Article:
Apache2::Translation::BDB - A provider for Apache2::Translation
<TranslationProvider BDB> BDBEnv /path/to/directory ReadOnly 1 </TranslationProvider> or $provider=Apache2::Translation::BDB->new(BDBEnv=>..., ...); $provider->start; $provider->stop;
BDB provider implements the
Apache2::Translation provider interface as documented in Apache2::Translation::_base. It provides for all optional functions.
Other than the
BDB doesn't implement a cache. BerkeleyDB is fast enough on its own. Neither does it monitor the timestamp of a file on disk. Hence it doesn't need a
Nevertheless it implements a
timestamp method that can be used by external tools to synchronize the database state with external sources.
Here you can pass a directory name or a
BerkeleyDB::Env object. In the latter case, the environment must be initialized with DB_INIT_MPOOL, DB_INIT_LOCK, DB_INIT_TXN and DB_INIT_LOG. Further, you need to specify a deadlock detection method.
If a directory is passed (the normal case) the provider initializes the environment if it is not already set up. It creates 3 databases,
Apache2::Translation::BDB-keyuri.db is used as an associated database for
Apache2::Translation::BDB-id.db. That means it is a secondary index.
The extra database holds only the timestamp value. But the provider offers an
extra method to store more information in this database.
See CONFIGFURATION below for performance tuning.
If set to true the databases are opened in readonly mode. Please note that the program needs write permission to the database files even if this flag is set.
BerkeleyDB supports nested transactions. If you provide a parent transaction the provider wraps its changes in a child transaction. Otherwise it works in an unrelated transaction.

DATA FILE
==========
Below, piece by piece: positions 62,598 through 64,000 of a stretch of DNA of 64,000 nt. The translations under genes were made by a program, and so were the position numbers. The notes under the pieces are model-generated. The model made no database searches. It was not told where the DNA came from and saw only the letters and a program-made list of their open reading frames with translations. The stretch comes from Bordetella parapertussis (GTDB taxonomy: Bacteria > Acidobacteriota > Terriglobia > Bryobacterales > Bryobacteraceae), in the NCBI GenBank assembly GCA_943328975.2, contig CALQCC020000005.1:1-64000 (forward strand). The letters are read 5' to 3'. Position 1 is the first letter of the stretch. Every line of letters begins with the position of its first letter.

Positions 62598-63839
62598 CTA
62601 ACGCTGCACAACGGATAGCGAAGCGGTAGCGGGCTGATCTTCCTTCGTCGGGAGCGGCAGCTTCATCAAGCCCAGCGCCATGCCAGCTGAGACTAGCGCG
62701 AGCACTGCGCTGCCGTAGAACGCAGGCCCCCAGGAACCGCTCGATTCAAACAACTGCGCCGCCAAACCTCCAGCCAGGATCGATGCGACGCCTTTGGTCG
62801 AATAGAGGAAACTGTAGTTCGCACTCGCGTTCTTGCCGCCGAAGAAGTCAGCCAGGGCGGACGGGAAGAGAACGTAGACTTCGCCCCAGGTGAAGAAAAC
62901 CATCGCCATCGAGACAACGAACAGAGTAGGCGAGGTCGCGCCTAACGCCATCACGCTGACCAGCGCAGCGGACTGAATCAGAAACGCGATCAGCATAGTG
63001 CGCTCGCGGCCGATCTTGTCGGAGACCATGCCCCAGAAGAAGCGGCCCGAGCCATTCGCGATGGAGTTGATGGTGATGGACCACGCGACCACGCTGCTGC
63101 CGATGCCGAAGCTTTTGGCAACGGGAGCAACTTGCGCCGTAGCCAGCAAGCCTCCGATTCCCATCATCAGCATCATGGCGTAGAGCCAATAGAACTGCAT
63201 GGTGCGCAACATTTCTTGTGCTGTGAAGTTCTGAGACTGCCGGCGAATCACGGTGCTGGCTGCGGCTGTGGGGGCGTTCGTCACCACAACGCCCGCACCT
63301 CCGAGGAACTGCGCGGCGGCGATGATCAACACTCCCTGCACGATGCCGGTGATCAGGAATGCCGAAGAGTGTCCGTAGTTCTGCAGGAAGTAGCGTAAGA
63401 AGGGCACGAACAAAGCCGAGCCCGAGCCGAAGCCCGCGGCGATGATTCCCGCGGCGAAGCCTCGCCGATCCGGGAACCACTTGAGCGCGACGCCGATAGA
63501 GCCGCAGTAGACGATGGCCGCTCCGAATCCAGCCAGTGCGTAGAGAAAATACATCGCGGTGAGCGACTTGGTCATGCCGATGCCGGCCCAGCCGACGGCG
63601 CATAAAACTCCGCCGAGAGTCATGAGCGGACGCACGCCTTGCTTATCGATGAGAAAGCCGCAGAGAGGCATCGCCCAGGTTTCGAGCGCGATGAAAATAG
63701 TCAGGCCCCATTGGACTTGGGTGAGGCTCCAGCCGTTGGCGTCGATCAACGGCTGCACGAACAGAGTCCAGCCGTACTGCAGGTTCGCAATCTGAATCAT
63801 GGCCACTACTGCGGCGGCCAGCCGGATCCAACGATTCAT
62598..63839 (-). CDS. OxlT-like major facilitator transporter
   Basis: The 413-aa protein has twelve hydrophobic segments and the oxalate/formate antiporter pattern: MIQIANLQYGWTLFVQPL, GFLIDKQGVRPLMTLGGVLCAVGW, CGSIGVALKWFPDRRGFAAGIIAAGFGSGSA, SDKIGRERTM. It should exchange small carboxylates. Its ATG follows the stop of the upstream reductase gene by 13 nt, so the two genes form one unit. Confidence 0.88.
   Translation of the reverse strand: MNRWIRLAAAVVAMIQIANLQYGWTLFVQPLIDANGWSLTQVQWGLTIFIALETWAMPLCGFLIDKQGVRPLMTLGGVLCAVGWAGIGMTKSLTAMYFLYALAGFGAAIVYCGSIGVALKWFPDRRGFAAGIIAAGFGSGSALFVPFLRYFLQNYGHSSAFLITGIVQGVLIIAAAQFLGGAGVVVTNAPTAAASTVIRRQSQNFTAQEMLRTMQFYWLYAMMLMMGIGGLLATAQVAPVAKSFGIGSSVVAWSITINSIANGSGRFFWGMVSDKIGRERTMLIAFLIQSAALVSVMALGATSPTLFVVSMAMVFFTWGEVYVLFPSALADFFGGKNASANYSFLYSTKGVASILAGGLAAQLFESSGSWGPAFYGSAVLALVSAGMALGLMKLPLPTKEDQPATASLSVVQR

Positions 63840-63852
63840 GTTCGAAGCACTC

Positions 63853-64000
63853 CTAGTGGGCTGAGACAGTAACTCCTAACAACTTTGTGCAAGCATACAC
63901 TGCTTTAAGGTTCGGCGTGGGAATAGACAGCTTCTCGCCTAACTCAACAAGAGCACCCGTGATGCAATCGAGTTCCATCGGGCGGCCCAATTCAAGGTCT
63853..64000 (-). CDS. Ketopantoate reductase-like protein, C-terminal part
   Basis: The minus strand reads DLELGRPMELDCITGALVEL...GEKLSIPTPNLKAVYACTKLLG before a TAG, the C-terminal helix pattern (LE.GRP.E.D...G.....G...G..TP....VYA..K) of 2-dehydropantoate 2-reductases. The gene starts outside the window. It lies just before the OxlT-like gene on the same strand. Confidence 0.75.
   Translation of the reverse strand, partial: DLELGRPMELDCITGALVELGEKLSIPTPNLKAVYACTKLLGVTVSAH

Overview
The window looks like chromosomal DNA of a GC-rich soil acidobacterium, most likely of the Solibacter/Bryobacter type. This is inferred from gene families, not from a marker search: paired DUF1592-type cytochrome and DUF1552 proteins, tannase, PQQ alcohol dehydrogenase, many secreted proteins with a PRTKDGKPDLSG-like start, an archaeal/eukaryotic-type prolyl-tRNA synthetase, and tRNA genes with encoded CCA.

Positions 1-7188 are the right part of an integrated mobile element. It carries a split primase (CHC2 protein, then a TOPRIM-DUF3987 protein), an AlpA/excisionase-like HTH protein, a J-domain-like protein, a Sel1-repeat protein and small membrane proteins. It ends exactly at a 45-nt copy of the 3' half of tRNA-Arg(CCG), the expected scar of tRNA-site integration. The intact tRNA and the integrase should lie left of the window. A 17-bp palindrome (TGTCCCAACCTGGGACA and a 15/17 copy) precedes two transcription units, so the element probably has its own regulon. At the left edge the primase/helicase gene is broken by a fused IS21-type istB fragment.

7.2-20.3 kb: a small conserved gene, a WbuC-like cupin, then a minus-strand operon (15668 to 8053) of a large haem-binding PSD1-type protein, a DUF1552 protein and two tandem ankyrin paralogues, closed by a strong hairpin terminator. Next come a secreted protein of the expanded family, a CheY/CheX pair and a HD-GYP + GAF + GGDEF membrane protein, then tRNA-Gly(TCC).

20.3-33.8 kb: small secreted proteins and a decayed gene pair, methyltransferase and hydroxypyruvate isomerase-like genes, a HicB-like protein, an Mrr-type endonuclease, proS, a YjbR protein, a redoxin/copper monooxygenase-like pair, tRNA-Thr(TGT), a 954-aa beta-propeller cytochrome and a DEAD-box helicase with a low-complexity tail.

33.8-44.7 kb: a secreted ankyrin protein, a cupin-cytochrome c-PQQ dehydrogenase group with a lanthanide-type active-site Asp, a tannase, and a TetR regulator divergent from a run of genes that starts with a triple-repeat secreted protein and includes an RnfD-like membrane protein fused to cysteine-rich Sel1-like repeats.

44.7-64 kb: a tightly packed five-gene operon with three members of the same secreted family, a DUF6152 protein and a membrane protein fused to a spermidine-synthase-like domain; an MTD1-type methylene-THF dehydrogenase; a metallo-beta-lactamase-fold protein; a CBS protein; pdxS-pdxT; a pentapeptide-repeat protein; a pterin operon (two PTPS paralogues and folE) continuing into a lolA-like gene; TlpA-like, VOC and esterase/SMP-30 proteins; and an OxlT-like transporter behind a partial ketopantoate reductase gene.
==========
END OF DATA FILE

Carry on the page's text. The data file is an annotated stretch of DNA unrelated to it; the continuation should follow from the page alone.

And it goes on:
returns the database handle of the extra database.
stores and retrieves information from the extra database. If value is given it is written as value for the key to the database.
returns the previous value of the key.
Note, the key
\ttmstmp is reserved.
sets or retrieves the timestamp from the extra database.
A Berkeley database is configured and tuned via a config file named
DB_CONFIG located in the environment directory. The default parameters are quite small for a WEB server application where many processes access the database in parallel.
To tune your database create an empty directory and within it a file named
DB_CONFIG. Then start the WEB Server or a helper program to create and initialize the databases.
For me I found these values sufficient for a fairly large WEB Server:
set_lk_max_locks 5000 set_lk_max_lockers 5000 set_lk_max_objects 5000 set_tx_max 200 set_flags DB_LOG_INMEMORY set_lg_regionmax 1048576 set_lg_bsize 10485760
See http://www.oracle.com/technology/documentation/berkeley-db/db/ref/toc.html for further information.
Torsten Foertsch, <firstname.lastname@example.org>
Copyright (C) 2005-2008 by Torsten Foertsch
This library is free software; you can redistribute it and/or modify it under the same terms as Perl itself.